IT's my favorite subject," says syndicated columnist Jack Anderson. No, not politics, the military or subterfuge in the CIA. Ice cream. "I think my folks put it in the bottle," he warms to the topic. "And as long as I can recall, it's been my favorite dessert."
Anderson, who says he tends to stick to the staples (vanilla and strawberry, with an occasional hot fudge sundae), doesn't remember getting a scoop over a scoop at any point in his long career in investigative journalism. "I've certainly served ice cream and eaten ice cream at restaurants and other places where I've met people, but I don't know of any conspiracies that have been hatched over ice cream.
"I'm not one who goes out much so I usually eat my ice cream at home in front of a television set. Usually it's Breyers. There's a new ice cream out, a mixture of Oreo cookies and ice cream. That's my temporary favorite. It'll probably last another two weeks and then I'll go back to vanilla." Anderson adds that he's a year-round ice-cream fanatic, "except when I'm on intermittent diets trying to hold my weight down. And even then I sneak some ice cream and cheat."
Les Whitten, a longtime collaborator of Anderson's and author of 10 books, including the new Washington thriller "A Killing Pace," says "Jack and I are both addictive on ice cream. If my wife buys it and it's in the house, it doesn't matter what it is, I'll eat it all up. My sons are disgusted with me when I do that. But I can't stop eating it when it's here. She always buys it for the boys when I go out of town and they'll eat it in a civilized way.
"It's queer that Jack and I came together the way we did," Whitten laughs. "I may even have gotten it from him: as a result of all my years with Jack, I've become an addictive ice cream eater." Whitten adds that the straight-laced Anderson has picked up something from him, as well: "Now, occasionally, he says 'damn.' "
Whitten gets his scoops two ways. "There's a High's store only 20 minutes away by bicycle," he says, tracing his loyalty "back to the days when the High's motto was 'A Quart for a Quarter.' My father used to buy a quart and we'd all work in the back yard and then eat it. I'm embarrassed to say that for matters of convenience, High's is where I usually get my ice cream, usually chocolate mint chip.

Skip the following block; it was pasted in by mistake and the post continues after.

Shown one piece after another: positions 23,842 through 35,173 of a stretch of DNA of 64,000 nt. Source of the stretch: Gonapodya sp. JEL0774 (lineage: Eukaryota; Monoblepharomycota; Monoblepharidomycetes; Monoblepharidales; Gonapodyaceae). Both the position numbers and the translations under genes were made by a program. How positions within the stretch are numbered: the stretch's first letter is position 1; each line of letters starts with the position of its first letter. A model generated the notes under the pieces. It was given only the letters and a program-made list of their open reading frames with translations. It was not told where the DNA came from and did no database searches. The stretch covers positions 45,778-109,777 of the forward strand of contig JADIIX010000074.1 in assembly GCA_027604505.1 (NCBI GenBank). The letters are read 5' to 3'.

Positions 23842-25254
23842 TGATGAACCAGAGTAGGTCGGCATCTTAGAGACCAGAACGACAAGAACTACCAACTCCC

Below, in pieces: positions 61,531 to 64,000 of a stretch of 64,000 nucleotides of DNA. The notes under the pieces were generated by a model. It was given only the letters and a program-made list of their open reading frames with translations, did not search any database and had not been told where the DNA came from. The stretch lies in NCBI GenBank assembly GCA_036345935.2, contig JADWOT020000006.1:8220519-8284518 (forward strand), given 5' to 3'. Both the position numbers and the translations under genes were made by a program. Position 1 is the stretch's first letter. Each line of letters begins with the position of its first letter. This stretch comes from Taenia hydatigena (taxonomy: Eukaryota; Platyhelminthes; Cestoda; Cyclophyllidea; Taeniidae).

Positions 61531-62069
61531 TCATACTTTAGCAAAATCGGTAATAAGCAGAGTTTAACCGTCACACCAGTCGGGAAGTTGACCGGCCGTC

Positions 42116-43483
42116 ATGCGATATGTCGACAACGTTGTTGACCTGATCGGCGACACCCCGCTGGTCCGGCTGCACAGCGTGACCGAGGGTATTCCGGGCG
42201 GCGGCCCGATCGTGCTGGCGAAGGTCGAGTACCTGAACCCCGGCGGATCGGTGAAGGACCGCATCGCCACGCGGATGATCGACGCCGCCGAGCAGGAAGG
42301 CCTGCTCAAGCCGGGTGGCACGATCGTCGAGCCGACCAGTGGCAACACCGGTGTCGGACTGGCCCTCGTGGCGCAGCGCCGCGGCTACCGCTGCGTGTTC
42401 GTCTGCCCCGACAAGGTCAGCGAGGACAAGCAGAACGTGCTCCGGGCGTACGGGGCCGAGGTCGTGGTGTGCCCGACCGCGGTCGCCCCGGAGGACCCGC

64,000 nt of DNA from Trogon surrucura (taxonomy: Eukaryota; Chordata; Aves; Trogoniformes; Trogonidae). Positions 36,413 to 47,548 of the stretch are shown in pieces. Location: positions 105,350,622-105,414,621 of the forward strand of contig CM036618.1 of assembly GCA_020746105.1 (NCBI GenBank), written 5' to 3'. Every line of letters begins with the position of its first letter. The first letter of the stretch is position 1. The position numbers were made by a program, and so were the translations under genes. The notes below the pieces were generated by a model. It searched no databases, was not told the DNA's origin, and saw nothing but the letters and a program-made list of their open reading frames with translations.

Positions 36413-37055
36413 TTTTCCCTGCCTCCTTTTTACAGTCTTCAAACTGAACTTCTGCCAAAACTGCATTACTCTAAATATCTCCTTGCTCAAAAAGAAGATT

"But if I'm really feeling good about eating ice cream--if I'm down a couple of pounds--then I go and gorge on some exotic flavor at Baskin-Robbins. I get whatever their craziest flavor is-- expletive deleted and papaya, if it was on there. I mean, let's give it a try if they have something really exotic. Might as well have something marvelous."
Whitten's not too gung-ho on the idea of parlors as informational trading posts. "Most of your reporters are ice cream eaters and you'd be too likely to meet somebody there. It's like going to Cantina D'Italia: you're bound to meet Sy Hersh or somebody from the LA Times and they'd say, 'What's Les doing with so and so?' If I were going to meet a source, I'd meet them in some blue collar beer parlor because you never see investigative reporters there since the Newspaper Guild got here."
Television reporter Scott Klug of WJLA's I-Team sees another problem with parlor meetings. "It's happened a couple of times that people have asked to meet at Farrell's because it's a convenient place at night if you don't want to meet in a bar. But you always end up trying to talk during a birthday party while they're bringing in the balloons and party-favors for 16 kids at once. But it seems to be an easier place for single women particularly; they seem more comfortable meeting you there than in a bar. It makes it a little more homespun and a little less seedy."
Bruce Johnson, Klug's counterpart at WDVM, remembers that on "one of the best stories I ever had--and I'm not going to tell you which one, I was so excited, I even scooped The Post on this story--the guy wanted to meet at Gifford's on Georgia Avenue." Which just happens to be Johnson's favorite parlor ("I've been there a hundred thousand times!"). "We couldn't meet there during the afternoon hours because the young girl who works there knew me, and this guy wanted to meet in a discreet place. So we met right after she ended her shift. I ordered vanilla and he ordered some concoction that was ridiculous, just gobs of stuff. Amazing."